“Our hope, in extending the eligibility period and our Awards date, is to provide the flexibility filmmakers need to finish and release their films without being penalized for something beyond anyone’s control,” Academy President David Rubin and CEO Dawn Hudson said in a statement. ABC Entertainment President Karey Burke added that the network, which airs the telecast, will continue working with the academy to “ensure next year’s show is a safe and celebratory event."
This past April, the academy responded to movie theater closures by loosening eligibility requirements for the 2021 ceremony. Whereas the rules normally require films to have played in Los Angeles County theaters for at least a full week, the academy said it would make room for otherwise-qualifying films that were forced to ditch planned theatrical runs in favor of streaming or video on-demand releases.
This move was received favorably by many who believe the academy, along with notable film festivals, has been slow to stray from tradition — a conversation that reemerged last year after Netflix planned theatrical releases for films like “The Irishman” and “Marriage Story” to meet the requirement. But the extended eligibility window announced Monday suggests the academy hasn’t necessarily changed its ways, after all. New York magazine critic Bilge Ebiri tweeted his distaste for the decision to extend the window, adding that “there are plenty of very good films coming out this year — many of which are exactly the kinds of films Oscar *should* be honoring but rarely does.” Writer Mark Harris echoed the sentiment.
The news arrives days after the academy announced its intention to come up with a more inclusive set of eligibility standards, one of the first explicit actions taken to diversify the slates of competing films. These standards, part of an equity initiative called Academy Aperture 2025, will be developed by a task force with the help of the Producers Guild of America and are expected to be implemented by August.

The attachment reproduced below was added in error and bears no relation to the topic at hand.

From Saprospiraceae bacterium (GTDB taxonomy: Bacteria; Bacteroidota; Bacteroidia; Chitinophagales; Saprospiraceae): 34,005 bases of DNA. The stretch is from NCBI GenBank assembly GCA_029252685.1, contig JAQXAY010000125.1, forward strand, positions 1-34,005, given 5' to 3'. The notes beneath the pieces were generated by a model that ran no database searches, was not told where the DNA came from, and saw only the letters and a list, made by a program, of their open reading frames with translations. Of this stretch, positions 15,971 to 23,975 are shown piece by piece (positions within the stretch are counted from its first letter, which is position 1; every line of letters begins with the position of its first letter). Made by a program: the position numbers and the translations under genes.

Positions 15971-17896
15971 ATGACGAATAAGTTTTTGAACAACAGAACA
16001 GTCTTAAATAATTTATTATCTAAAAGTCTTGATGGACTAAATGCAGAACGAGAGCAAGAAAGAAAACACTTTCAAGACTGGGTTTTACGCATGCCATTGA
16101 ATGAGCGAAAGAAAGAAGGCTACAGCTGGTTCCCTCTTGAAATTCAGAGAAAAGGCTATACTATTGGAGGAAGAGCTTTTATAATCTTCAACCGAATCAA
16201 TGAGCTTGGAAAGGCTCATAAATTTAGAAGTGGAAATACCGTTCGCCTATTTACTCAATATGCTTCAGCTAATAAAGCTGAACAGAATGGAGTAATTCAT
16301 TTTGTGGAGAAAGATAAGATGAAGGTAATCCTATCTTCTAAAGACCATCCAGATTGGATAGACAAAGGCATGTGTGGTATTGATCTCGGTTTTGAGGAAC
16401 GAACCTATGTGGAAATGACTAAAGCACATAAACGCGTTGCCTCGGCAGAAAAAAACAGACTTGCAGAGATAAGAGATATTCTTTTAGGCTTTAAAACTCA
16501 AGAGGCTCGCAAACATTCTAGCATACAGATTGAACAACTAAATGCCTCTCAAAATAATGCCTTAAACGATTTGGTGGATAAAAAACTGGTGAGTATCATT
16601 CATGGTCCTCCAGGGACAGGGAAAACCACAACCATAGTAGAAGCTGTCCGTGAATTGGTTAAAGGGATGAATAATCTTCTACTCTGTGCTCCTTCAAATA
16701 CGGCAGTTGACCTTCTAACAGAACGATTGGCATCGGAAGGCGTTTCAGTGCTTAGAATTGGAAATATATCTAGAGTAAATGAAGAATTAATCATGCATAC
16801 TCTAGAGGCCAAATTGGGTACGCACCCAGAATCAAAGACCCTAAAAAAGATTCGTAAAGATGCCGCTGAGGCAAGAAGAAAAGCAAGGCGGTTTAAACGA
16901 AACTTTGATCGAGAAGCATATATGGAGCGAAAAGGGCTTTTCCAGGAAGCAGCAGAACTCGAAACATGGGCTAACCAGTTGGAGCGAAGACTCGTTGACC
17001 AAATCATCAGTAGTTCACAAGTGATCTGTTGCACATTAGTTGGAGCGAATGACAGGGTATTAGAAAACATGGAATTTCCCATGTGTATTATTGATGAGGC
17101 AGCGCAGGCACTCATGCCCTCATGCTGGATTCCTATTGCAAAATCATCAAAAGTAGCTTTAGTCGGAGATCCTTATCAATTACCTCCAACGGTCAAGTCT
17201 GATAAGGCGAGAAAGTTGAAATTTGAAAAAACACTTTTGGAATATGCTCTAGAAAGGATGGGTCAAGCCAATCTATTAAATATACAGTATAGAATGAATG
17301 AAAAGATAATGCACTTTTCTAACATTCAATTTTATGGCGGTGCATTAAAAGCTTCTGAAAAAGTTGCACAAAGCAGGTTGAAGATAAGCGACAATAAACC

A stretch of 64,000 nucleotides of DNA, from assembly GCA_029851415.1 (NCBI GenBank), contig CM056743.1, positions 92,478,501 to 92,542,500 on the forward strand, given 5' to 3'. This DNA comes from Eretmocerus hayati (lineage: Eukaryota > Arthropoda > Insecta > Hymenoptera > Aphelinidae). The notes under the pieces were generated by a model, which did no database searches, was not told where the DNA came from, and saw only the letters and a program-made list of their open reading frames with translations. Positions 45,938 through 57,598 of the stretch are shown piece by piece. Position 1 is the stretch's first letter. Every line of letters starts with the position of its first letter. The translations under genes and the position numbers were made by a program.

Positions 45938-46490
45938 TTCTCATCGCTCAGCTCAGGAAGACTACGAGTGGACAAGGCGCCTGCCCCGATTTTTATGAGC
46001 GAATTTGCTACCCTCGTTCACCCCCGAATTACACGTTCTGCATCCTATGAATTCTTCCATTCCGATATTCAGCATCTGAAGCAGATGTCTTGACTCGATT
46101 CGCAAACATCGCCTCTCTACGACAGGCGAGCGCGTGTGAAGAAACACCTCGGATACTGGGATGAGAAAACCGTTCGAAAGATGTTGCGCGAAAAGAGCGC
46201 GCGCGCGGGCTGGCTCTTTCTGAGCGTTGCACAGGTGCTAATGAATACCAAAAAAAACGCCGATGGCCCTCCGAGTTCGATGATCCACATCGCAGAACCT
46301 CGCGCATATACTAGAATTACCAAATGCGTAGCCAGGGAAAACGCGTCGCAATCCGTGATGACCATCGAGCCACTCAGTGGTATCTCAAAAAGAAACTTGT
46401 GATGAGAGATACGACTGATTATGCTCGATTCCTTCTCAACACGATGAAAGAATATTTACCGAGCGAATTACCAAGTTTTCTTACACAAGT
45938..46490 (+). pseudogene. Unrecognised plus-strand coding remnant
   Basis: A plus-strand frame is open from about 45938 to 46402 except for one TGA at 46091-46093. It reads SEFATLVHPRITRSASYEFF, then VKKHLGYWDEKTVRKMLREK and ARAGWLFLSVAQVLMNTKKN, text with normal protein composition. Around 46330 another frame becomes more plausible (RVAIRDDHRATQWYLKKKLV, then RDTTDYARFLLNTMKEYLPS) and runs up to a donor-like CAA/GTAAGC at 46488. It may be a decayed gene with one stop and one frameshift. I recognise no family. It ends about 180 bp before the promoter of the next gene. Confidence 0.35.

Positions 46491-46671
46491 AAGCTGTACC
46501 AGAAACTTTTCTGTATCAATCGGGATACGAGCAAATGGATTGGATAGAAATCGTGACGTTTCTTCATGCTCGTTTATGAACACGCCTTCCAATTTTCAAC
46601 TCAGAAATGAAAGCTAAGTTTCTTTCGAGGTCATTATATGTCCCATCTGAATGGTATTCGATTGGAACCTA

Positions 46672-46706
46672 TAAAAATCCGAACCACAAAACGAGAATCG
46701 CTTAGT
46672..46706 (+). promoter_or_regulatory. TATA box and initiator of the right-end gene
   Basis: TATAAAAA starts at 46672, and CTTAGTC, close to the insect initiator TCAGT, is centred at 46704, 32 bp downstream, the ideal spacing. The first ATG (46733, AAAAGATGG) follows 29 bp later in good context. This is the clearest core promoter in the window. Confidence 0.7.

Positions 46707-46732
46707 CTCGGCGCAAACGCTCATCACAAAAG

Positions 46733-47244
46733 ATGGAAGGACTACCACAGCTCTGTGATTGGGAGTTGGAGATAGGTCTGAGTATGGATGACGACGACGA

The academy also stated that, beginning with the 2022 ceremony, it would set the now-fluctuating number of best picture nominees at 10, allowing for a wider swath of films to be represented. It will also implement a quarterly viewing process to ensure members have seen the films in contention before they vote, an attempt to address widespread criticism of how the current screening system operates.
While it is unusual for the Oscars to be delayed, the Hollywood Reporter noted that it has happened thrice before: after the Los Angeles flood in 1938, after Martin Luther King Jr.'s assassination in 1968 and after the attempted assassination of President Ronald Reagan in 1981. The 2021 changes were announced in the face of an unabating pandemic, during which studios have shuffled around major release dates like those of the latest James Bond film, “No Time to Die,” and Christopher Nolan’s “Tenet."
The Oscars are the climax of the awards season, which traditionally begins the preceding summer and picks up in earnest later that fall. The 74th Tony Awards, initially scheduled for June 7, were postponed to an unspecified date. While the Television Academy stated Monday that it intends to host the 72nd Primetime Emmy Awards on Sept. 20 as planned (though there are “discussions regarding the format and production”), the Creative Arts Emmys will take place virtually in September.